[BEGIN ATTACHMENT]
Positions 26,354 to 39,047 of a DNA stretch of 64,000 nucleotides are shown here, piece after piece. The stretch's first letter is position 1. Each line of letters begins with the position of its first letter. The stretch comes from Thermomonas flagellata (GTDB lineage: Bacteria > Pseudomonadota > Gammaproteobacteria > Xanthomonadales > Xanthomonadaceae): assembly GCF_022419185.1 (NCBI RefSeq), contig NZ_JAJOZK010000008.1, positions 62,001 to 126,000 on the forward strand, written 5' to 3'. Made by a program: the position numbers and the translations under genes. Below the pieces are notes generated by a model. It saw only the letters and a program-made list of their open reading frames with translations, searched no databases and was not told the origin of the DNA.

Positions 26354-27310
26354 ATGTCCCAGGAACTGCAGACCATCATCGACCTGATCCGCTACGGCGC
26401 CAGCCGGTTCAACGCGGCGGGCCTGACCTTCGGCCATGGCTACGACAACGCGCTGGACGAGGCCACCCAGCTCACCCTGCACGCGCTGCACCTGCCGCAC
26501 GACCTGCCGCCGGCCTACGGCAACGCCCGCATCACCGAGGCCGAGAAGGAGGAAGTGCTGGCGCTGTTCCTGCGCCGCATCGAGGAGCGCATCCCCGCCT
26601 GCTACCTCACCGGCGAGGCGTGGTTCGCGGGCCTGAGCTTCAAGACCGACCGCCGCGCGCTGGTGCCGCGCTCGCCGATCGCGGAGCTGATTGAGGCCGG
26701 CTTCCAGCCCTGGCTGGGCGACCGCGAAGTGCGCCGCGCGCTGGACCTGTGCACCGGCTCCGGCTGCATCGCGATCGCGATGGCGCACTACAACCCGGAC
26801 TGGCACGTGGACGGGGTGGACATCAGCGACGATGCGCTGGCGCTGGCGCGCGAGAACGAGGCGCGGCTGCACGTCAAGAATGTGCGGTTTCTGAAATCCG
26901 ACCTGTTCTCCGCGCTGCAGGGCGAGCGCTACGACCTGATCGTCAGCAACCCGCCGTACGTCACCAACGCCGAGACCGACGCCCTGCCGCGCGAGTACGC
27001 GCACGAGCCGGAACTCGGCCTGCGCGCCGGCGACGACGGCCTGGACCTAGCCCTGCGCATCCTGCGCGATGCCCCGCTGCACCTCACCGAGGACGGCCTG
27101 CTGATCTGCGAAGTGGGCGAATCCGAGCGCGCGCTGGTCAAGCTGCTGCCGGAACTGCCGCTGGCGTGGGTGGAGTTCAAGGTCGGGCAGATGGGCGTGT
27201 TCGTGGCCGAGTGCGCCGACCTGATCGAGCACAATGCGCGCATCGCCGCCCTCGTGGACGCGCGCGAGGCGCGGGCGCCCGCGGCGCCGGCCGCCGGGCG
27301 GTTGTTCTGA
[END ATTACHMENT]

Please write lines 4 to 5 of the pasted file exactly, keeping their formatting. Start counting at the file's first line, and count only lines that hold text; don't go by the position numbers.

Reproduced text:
26401 CAGCCGGTTCAACGCGGCGGGCCTGACCTTCGGCCATGGCTACGACAACGCGCTGGACGAGGCCACCCAGCTCACCCTGCACGCGCTGCACCTGCCGCAC
26501 GACCTGCCGCCGGCCTACGGCAACGCCCGCATCACCGAGGCCGAGAAGGAGGAAGTGCTGGCGCTGTTCCTGCGCCGCATCGAGGAGCGCATCCCCGCCT